Producer collected data was used at 8 different national, multi-state, and regional forage meetings and field days with 387 attendees. The grazing wedge and producer grazing data is used as a demonstration of a forage inventory and feed budgeting tool.

The grazing wedge offered opportunity to inventory the farm and plan feed accordingly. Once pasture growth resumed pastures were inventoried and producers were able to determine stockpiled forage availability. Feed and forage purchases were based on inventory at the end of the growing season

Impacts and Contributions/Outcomes

In 2012 producer education focused on managing forages during drought. Most of Missouri was recovering from drought in 2011 so early educational efforts focused on pasture management to enhance recovery of 2011 drought stricken pastures. The attached newsletter was distributed to cooperating producers to illustrate recovery options and management programs.

Later in 2012 producers continued to address not only 2011 drought recovery began dealing with historic drought and excessive heat during June and July. The attached slides used in producer education meetings highlight the key concepts of grazing using the grazing wedge during drought. The first indicates the concept of the grazing wedge and the importance of prioritizing forage use. Producers were taught forage quality is a threshold effect, when forage matures quality declines so mature pastures should be grazed by cattle with lower nutrient requirements while cattle with high nutrient requirements optimize the quality forage harvest. Culling was discussed extensively in addition to using poor quality forages to support low producing or dry cows weaned due to drought.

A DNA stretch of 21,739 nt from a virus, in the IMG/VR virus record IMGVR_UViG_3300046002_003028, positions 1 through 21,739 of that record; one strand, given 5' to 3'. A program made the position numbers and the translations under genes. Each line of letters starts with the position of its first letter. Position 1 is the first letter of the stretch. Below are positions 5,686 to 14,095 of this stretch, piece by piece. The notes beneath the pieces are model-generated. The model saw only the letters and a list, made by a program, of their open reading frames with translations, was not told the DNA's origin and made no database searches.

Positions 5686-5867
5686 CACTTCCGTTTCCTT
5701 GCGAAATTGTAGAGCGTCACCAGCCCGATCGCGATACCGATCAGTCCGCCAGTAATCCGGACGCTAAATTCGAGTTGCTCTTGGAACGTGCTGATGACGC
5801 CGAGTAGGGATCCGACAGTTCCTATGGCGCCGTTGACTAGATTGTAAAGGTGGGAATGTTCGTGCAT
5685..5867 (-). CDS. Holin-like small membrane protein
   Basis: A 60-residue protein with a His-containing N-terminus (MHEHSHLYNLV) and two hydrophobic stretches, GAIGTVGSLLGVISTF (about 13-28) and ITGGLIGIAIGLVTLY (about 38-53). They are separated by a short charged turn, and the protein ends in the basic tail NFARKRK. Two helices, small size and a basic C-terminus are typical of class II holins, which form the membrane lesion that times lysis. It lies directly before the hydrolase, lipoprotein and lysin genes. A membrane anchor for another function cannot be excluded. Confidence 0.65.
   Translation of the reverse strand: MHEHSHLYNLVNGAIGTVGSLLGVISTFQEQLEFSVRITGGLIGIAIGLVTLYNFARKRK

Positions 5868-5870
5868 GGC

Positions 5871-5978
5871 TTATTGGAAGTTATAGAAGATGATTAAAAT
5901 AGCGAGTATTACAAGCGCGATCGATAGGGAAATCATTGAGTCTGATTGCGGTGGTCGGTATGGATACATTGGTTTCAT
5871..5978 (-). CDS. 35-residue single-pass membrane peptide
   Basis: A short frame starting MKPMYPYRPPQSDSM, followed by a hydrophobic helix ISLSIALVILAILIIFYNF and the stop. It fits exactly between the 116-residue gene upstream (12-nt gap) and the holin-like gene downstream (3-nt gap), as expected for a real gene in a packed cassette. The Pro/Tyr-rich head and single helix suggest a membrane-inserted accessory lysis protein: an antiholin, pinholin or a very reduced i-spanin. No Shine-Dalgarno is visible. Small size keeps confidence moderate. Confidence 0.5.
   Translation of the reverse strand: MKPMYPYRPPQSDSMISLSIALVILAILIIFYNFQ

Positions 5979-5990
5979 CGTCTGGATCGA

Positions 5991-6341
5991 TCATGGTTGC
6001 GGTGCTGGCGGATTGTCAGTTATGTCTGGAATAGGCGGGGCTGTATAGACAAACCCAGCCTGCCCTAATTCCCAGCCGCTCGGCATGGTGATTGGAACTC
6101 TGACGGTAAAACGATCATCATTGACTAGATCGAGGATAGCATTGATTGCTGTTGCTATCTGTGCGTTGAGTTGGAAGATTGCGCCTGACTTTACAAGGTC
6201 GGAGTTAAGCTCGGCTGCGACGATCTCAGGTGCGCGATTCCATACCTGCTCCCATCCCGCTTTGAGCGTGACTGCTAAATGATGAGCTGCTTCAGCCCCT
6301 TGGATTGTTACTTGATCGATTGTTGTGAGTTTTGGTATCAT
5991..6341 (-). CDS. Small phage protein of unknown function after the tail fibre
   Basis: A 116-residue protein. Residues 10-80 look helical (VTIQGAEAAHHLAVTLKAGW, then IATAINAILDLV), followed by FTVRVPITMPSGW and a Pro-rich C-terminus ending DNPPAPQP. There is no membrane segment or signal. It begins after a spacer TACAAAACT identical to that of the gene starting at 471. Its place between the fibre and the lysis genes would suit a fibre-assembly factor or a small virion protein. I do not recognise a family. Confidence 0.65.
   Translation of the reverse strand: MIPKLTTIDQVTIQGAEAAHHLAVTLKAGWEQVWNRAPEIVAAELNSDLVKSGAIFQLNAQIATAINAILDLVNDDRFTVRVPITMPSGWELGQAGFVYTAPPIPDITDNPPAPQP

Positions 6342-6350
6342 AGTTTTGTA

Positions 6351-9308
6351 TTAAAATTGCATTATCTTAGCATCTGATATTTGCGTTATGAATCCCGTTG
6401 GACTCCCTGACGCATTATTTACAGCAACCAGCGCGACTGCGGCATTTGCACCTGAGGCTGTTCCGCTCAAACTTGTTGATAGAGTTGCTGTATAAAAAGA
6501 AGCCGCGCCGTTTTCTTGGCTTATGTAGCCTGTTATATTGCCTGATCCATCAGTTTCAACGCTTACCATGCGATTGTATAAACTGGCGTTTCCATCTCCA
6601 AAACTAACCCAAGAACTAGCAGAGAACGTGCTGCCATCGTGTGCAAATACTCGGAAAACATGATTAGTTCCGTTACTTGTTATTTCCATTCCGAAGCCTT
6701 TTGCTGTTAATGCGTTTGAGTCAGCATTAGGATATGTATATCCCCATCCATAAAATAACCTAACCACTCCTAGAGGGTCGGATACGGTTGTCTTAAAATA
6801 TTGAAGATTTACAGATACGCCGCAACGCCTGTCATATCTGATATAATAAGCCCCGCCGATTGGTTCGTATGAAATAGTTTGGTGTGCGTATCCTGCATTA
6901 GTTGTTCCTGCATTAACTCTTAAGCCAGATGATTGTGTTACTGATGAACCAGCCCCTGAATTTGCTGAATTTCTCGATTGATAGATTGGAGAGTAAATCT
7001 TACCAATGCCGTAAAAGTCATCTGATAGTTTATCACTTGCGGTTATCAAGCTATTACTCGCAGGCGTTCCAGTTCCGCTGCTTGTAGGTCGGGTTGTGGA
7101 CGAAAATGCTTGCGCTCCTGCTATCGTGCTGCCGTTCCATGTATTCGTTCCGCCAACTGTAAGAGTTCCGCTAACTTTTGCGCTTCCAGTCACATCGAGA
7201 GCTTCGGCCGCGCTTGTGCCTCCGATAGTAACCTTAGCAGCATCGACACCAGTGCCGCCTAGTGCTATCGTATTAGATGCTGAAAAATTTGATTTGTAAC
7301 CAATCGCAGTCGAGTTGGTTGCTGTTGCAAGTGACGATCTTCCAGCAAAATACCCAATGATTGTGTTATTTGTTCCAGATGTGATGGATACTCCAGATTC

Producers sampled grazing wedge managed pastures to determine forage quality. Forage sampling results indicate crude protein and energy (TDN%) were sufficient to excessive for all stages of beef cattle production. Fiber concentrations (NDF%) increase and NDF digestibility declines as the growing season progresses indicating optimal time to harvest excess forages is prior to June. Producers agree with forage quality tests and suggest they rarely do they lack forage quality but more often forage quantity.

Drought pasture management focused on maintaining sufficient pasture cover. The final slide demonstrated how a cooperating producer maintained 1500 lbs of DM per acre in managed pastures in order to prevent weed encroachment while maintaining root reserves and leaf area.

Grazing wedges were used to budget current and future producer forage needs. Core producers were able to use growth rate data and forage inventory to purchase additional feed and forages.

Collaborators:

Dr. Robert Kallenbach

[email protected]
Extension Forage Specialist
University of Missouri Extension
208 Waters Hall
Columbia, MO 65211
Office Phone: 5738822801
Gene Schmitz

[email protected]
Regional Livestock Specialist
University of Missouri
119 W. Main
P.O. Box 637
Warsaw, MO 65355
Office Phone: 6604385012
Ted Cunningham

[email protected]
Regional Livestock Specialist
University of Missouri Extension
112 E. 5th Street
Salem, MO 65560
Office Phone: 5737293196
Robert Kelly

[email protected]
Regional Ag Business Specialist
University of Missouri Extension
4125 Mitchell Ave
St. Joseph, MO 64507
Office Phone: 8162791691
Joe Horner

[email protected]
State Extension Beef and Dairy Economist
University of Missouri Extension
223 Mumford Hall
Columbia, MO 65211
Office Phone: 5738829339
Wayne Prewitt

[email protected]
Regional Ag Business Specialist
University of Missouri Extension
Courthouse Ground Floor
Nevada, MO 64772
Office Phone: 4174482560
Dr. William McClain

[email protected]
Regional Agronomy Specalist
University of Missouri Extension
P.O. Box 190
Steelville, MO 65565
Office Phone: 5737752135
Jim Humphrey

[email protected]
Regional Livestock Specialist
University of Missouri Extension
P.O. Box 32
2nd Floor Courthouse
Savannah, MO 64485
Office Phone: 8163243147
Al Decker

[email protected]
Regional Livestock Specialist
University of Missouri Extension
1 North Delaware
Butler, MO 64730
Office Phone: 6606794167
Ryan Milhollin

[email protected]
State Extension Associate
University of Missouri Extension
223 Mumford Hall
Columbia, MO 65211
Office Phone: 5738820668